Before “giving up” on a patient with severe, refractive chronic daily headache and nothing seems to work, consider “end of the line” strategies such as: Monoamine Oxidase Inhibitors (MAOIs), daily long-acting opioids (e.g., methadone, Kadian, Oxycontin, MS-Contin), stimulants (e.g., dextroamphetamine, methylphenidate, phentermine), IV DHE, daily triptans in limited amounts, daily IM DHE (or nasal), or combinations of approaches.

For those refractory patients, occasionally it will be necessary to use more than the recommended amount of triptans. Many patients have discovered that the only medication that helps is a triptan, but they end up utilizing these on a daily basis. While there is no evidence that long-term use is harmful, we have no evidence to prove that these are safe. There have been several small studies on frequent or long-term use of triptans, but the class of drugs is too new to guarantee long-term safety.


Outside of medication, patients often benefit from 20 minutes (or more) of exercise on a daily basis. Low-level exercise programs is recommended, such as treadmill, stationary bike, and walking. For those who are not motivated to exercise, we encourage the “chunks of time” method of exercising: 10-20 minutes at a time, once or twice daily. Many patients with headache have associated neck pain and tightness in neck muscles; yoga may help to relieve stress and improve neck or back pain.

While most natural treatments do not benefit the patients, a few have proven safe and effective in double-blind studies. Feverfew appears to be an effective herb, is relatively safe, and may help to prevent migraines in certain patients. In addition, magnesium as a supplement has also been utilized as a natural preventative. Many parents do not want their adolescents on daily medication, but are willing to start with feverfew as a milder alternative.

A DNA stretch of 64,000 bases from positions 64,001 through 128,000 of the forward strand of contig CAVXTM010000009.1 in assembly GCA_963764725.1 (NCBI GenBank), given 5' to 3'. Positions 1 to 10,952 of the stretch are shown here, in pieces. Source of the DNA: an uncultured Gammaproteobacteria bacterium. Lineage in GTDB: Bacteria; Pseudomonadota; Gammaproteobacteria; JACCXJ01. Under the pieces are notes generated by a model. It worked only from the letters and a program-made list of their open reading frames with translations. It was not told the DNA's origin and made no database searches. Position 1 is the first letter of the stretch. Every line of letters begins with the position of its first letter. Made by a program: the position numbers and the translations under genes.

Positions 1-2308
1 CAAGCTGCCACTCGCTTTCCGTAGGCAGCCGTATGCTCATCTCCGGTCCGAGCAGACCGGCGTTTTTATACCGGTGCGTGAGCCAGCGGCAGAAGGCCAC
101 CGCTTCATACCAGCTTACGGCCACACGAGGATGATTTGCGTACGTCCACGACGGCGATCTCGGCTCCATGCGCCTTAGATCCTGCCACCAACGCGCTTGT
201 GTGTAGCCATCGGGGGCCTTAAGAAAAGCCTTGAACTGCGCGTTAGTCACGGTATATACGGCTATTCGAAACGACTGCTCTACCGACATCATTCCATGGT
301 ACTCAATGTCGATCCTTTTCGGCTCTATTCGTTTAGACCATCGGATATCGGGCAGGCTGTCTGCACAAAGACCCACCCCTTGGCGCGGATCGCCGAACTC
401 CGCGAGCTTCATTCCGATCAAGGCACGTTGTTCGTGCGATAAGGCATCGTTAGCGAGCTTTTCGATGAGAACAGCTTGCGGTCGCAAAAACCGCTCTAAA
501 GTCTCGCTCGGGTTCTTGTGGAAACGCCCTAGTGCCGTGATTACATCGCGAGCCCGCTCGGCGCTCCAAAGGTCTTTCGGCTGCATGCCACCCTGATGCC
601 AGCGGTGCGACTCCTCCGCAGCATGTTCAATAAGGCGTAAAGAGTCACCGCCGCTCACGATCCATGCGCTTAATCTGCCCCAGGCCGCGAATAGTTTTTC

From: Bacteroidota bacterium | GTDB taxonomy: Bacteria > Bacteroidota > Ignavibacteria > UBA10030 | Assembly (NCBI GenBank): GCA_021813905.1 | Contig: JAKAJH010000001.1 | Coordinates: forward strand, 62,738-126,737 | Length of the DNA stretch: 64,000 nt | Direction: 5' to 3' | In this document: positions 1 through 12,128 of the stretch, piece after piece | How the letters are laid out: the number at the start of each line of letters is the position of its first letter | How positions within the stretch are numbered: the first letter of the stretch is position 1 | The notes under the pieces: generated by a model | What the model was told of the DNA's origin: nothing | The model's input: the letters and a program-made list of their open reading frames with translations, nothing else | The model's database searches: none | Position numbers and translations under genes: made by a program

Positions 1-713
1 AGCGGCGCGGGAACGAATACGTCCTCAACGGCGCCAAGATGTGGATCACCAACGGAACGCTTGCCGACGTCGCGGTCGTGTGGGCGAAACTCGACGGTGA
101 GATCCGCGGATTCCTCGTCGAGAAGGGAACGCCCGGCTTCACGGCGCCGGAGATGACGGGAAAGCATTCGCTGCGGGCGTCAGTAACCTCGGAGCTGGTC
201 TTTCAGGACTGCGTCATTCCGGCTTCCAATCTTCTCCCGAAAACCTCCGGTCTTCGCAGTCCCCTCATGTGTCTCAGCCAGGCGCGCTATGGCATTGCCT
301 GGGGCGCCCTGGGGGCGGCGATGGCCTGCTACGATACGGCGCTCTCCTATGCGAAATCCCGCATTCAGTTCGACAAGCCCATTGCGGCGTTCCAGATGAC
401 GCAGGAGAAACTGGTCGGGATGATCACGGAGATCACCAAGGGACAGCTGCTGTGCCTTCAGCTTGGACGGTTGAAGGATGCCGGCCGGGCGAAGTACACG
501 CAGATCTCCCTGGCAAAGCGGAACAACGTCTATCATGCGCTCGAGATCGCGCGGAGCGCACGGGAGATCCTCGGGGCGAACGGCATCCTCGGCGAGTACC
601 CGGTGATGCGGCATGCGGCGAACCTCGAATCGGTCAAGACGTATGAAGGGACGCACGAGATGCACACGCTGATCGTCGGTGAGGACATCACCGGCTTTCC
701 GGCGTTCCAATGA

Coping with headaches and the stresses that headaches produce (rather than the headache itself) is often improved with therapy. Unfortunately, because of stigma, time and money, only a small minority of patients will actually go to a therapist. However those that do go will usually benefit.

Patient Communication

Legitimize the headache problem as a physical illness. Statements such as “Headaches are just like asthma, diabetes or hypertension- a physical medical condition”- go a long way toward establishing trust between the patient and physician. When migraines are legitimized as a medical condition that is oftentimes inherited, and exhibits tangible low levels of serotonin in the brain, patients are extremely receptive. Once receptivity is established, the patient is much more amenable to addressing such co-morbidities as stress, anxiety, depression and other psychological co-morbidities, with therapy or other means.

Patients are often confused as to the reason they are given an antidepressant for migraine. It is important to clarify that the object of this modality is to directly increase serotonin in the brain, rather than trying to treat their headache by treating depression. Nevertheless, a helpful side benefit may be a reduction in anxiety and depression accompanying such debilitating attacks.

Practitioners must try to achieve a balance between medication and headache; the author communicates to patients that the goal is to improve headache relief 50%-90%, while minimizing medications.

Some patients with chronic daily headache may view their headaches in black and white terms. On a return visit they may say, “Well, I still have a headache everyday.” They need to accept that if we have gone from moderate-to-severe headaches (7 on a scale of 1- 10) to mild-to- moderate (4 on a scale of 1-10), that the situation is improved and the current medication need not be changed. It will be helpful in such situations that the patients keep a headache chart or calendar. Patients need to be willing to accept 50-90% improvement in frequency and/or severity.

While most patients are honest about analgesic use, some are embarrassed to report how much they are utilizing. Between over-thecounter analgesics and herbal preparations, many patients are consuming larger quantities of medications than the practitioner may realize.

Weight gain is a major issue; even though a drug may be more effective, choosing one that avoids weight gain (in those prone to obesity) is more likely to lead to long- term success. Fatigue induced by a drug is another major reason patients may abandon a preventive medication.

Last updated on: December 27, 2011
close X